Paladino’s words were not hate speech

John Mercer

Carl Paladino, the Republican candidate for governor of New York, has been all over the news recently for an Oct. 10 speech that included references to gay marriage and gay pride parades. Paladino stated that he doesn’t believe “homosexuality is an equally valid and successful option” to heterosexuality. He also stated that the activities at gay pride parades were “no place for children.” Several news outlets and gay rights groups have lambasted Paladino for his remarks, calling him homophobic, a gay basher, and insisting that he is fostering hatred of gay people. His political opponent, Andrew Cuomo, has called Paladino “homophobic” and “out of touch.” The New York Times called Paladino “anti-gay.”

Now, I don’t necessarily agree or disagree with Mr. Paladino’s remarks, but one thing was very evident to me when watching his speech and the ensuing interviews where he defended his comments: he doesn’t hate gay people. He’s not “homophobic.” In fact, according to various news sources, Paladino is the landlord to various New York gay clubs, one of which his son oversees. This fact seems to fall in line with his repeated assurance that he does not discriminate against or hate homosexual people. Yet we have a plethora of news outlets and gay rights groups crucifying him like he is leading a gay hate movement. Their comments regarding Paladino are more hateful than anything he said during his speech.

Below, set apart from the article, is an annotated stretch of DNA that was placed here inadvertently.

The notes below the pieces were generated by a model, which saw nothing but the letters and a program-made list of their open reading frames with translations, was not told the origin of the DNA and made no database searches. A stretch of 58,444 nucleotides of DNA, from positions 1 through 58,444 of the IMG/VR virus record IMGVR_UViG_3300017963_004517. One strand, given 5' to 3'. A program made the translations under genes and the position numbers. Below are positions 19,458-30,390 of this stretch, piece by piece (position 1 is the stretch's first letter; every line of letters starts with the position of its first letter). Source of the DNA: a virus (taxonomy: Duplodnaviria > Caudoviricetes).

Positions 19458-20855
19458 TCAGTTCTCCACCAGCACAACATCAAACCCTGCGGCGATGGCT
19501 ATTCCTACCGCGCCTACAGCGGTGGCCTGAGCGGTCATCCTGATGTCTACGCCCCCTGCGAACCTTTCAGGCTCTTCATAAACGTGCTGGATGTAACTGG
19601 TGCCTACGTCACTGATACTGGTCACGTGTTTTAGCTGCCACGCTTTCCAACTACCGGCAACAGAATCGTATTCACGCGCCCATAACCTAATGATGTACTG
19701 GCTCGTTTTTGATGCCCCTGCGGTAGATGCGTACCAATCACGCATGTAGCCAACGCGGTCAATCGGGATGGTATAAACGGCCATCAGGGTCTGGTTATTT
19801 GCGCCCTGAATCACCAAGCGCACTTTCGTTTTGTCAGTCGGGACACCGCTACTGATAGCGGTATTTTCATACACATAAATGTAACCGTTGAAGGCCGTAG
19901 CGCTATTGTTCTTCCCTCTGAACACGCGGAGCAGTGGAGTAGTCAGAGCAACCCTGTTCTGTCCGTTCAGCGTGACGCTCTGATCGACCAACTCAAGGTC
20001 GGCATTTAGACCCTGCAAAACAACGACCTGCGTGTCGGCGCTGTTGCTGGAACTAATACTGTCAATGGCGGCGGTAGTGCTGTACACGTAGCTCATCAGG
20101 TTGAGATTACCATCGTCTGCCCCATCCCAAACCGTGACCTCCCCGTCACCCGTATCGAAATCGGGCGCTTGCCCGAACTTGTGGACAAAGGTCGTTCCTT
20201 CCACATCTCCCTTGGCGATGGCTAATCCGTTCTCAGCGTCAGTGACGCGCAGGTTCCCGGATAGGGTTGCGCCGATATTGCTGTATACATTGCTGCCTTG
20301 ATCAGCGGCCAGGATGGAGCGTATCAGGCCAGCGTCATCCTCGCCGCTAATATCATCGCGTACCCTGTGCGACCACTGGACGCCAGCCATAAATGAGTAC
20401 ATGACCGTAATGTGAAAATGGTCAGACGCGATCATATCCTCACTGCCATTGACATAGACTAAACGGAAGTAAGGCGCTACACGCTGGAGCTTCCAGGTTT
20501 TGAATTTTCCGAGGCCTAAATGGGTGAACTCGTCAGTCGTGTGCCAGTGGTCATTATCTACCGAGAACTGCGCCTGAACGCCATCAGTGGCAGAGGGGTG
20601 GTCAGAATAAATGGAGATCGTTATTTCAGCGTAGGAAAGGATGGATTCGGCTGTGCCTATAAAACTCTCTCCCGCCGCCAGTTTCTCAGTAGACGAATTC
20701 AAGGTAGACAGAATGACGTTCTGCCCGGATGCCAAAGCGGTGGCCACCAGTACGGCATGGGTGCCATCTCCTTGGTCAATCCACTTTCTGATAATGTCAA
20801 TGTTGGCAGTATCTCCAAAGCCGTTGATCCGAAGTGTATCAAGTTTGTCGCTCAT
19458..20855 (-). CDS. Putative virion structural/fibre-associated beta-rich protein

What is important to me is not necessarily Carl Paladino and his comments by themselves. The point here is that he stated his opinion in public. Is he right? Is he wrong? Who are we to judge? Gay advocacy groups will tell you all day about how you shouldn’t judge or stereotype gay people, stressing tolerance of their ideals and open lifestyle. Yet here we have a man who speaks candidly about his beliefs, and these so-called tolerance groups chastise him endlessly for it. I find this ironic.

It’s funny to me that these so called “equality groups,” that preach tolerance, are so intolerant of any opinion that doesn’t support their cause. Rebecca Voelkel of the National Gay and Lesbian Task Force told USA Today that Paladino was “preaching hate from the pulpits.” She obviously didn’t hear the same speech I did. I thought Paladino simply stated his closely held religious beliefs to a group of people that shared his values. Not quite hate speech if you ask me. The sharing of a difference of opinion does not constitute hate speech.

Too often today, a high-profile person will say something controversial, and a dozen different tolerance or activist groups condemn their comments as if this person is hate speech incarnate. Perhaps these tolerance groups should learn to tolerate the fact that some people disagree with their lifestyle, and furthermore, that disagreeing with a lifestyle does not equate to hatred of the people who choose that lifestyle. Instead though, the subject of the controversy will be endlessly berated until he finally gives up and apologizes publicly so that he can have the possibility of returning to his normal life.

It’s OK to think that being gay is wrong. It’s OK to think that being gay is a choice. It’s OK to think being gay is a good thing. It is an opinion, which everyone is entitled to. Most importantly, it’s possible to think that being gay is wrong, and still love and accept gay people on a personal level. Disagreement with a person’s sexuality does not constitute hatred. Speaking your mind in a public forum is not hate speech. However, berating a persons religious beliefs, and telling them their beliefs are wrong, I do find hateful. Perhaps the plethora of tolerance groups out there should practice what they preach.